Photographer's Cosmic Passion Leads to Stunning Night Sky Images

Star Trails and Bandstand Connor Hicks
Night sky photographer Connor Hicks submitted this magnificent photo of star trails. (Image credit: Connor Hicks)

When one U.K.-based astrophotographer picked up a camera less than two years ago, he became an ardent night sky photographer with an inspiring back-story.

The photographer, Connor Hicks, captured these stunning images near his home in home in Portsmouth, United Kingdom.

"I've spent many hours over the last year staring into space while my cameras taking the hundreds of photos to make the star trails. I find star trails the most interesting subject, although it takes a long time to do, the end results can be totally unique and amazing," Hicks wrote in an email to [Amazing Star Trail Photos from Space]

Night sky photographer Connor Hicks submitted this magnificent photo of star trails with Netley Hospital in the foreground. (Image credit: Connor Hicks)

Hicks picked up photography after he was involved in a motorcycle accident. While healing, Hicks began to do some urban exploring in his hometown with just mobile phone camera. He soon discovered he enjoyed landscapes and began upgrading his equipment becoming a self-taught photographer along the way.

"I try to take night/star photos as often as I can, but that sometimes proves challenging because I'm from the U.K., so the weather's not always great, and also live in a heavily light-polluted city," Hicks added.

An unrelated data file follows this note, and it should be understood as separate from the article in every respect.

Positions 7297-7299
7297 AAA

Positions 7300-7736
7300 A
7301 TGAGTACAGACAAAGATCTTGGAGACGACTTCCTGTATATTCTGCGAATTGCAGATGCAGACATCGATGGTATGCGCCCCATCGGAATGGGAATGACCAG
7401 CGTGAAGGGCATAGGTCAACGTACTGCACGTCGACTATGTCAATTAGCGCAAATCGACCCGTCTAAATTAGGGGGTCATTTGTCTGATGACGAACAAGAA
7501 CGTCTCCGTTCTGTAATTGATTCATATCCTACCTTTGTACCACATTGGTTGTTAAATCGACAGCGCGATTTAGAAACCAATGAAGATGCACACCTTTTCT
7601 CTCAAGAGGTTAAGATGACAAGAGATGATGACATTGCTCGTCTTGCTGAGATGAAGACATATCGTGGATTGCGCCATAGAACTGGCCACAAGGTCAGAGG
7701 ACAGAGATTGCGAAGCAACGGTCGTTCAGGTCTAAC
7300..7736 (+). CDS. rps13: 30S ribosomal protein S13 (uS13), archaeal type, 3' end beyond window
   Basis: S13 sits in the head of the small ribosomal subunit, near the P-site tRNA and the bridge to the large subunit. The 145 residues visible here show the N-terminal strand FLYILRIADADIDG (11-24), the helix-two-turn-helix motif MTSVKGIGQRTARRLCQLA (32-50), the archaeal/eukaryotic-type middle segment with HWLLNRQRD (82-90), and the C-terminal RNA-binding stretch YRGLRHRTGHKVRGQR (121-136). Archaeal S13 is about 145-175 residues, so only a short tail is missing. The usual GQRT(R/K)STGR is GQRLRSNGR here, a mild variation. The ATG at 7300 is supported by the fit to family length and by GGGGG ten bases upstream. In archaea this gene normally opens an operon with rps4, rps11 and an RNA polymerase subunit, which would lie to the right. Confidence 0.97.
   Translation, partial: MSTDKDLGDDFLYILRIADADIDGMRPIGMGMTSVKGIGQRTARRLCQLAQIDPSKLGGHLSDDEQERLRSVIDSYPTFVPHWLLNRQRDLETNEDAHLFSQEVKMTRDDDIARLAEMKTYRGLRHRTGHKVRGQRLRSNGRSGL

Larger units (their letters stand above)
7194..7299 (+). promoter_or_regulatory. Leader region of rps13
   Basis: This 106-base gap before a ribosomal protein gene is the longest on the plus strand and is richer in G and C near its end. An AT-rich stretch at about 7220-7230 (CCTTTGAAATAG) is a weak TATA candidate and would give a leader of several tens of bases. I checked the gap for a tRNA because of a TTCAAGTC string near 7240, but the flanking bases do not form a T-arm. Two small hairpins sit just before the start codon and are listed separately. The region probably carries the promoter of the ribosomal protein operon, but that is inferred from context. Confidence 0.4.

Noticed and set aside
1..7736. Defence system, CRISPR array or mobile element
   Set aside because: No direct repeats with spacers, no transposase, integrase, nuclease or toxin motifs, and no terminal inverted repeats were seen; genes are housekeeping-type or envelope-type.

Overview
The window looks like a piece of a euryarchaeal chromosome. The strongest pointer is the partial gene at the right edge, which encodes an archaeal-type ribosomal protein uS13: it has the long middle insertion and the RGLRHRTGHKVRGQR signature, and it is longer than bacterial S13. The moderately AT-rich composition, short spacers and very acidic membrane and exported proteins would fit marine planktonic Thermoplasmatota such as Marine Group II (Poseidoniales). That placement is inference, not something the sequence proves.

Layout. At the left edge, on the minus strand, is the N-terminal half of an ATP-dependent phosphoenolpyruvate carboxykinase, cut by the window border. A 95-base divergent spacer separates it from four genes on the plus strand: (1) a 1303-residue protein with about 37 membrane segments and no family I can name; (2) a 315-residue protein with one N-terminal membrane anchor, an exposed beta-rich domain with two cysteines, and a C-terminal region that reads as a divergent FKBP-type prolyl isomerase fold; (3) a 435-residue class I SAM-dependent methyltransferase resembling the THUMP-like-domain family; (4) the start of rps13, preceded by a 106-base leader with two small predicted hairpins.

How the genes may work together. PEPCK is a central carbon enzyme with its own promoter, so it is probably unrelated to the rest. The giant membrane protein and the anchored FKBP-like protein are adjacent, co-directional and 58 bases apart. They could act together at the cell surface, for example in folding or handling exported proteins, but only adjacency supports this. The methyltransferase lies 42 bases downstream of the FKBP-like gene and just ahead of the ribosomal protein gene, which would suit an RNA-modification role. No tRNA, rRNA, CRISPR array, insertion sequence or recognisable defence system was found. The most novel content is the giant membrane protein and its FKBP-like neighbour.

The first image of star trails was created by stacking 100, 30-second exposures to form star trails with a bandstand in the foreground. This star trail image is 141, 30-second exposures with Netley Hospital, a large military hospital near Southampton, England, in the foreground. Star trails are created by long exposure times that cause the stars to appear as if they are trailing in arcs similar to the rotation of the Earth.

Night sky photographer Connor Hicks submitted this magnificent photo of a moon halo. (Image credit: Connor Hicks)

This image is cirrus clouds and ice crystals that produced a "moon halo." This lunar halo is formed when light from the moon is diffracted by ice crystals as it passes through Earth's atmosphere. As light bounces off the crystals, a circular pattern is created when the crystals are all of the same general shape. The darker regions within the halo indicate the absence of light hitting those crystals.

To see more amazing night sky photos submitted by readers, visit our astrophotography archive.

Editor's note: If you have an amazing night sky photo you'd like to share for a possible story or image gallery, please contact managing editor Tariq Malik at

Follow on Twitter @Spacedotcom. We're also on Facebook & Google+. Original story on

Join our Space Forums to keep talking space on the latest missions, night sky and more! And if you have a news tip, correction or comment, let us know at:

Contributing Writer and Producer

Nina Sen is a freelance writer and producer who covered night sky photography and astronomy for She began writing and producing content for in 2011 with a focus on story and image production, as well as amazing space photos captured by NASA telescopes and other missions. Her work also includes coverage of amazing images by astrophotographers that showcase the night sky's beauty.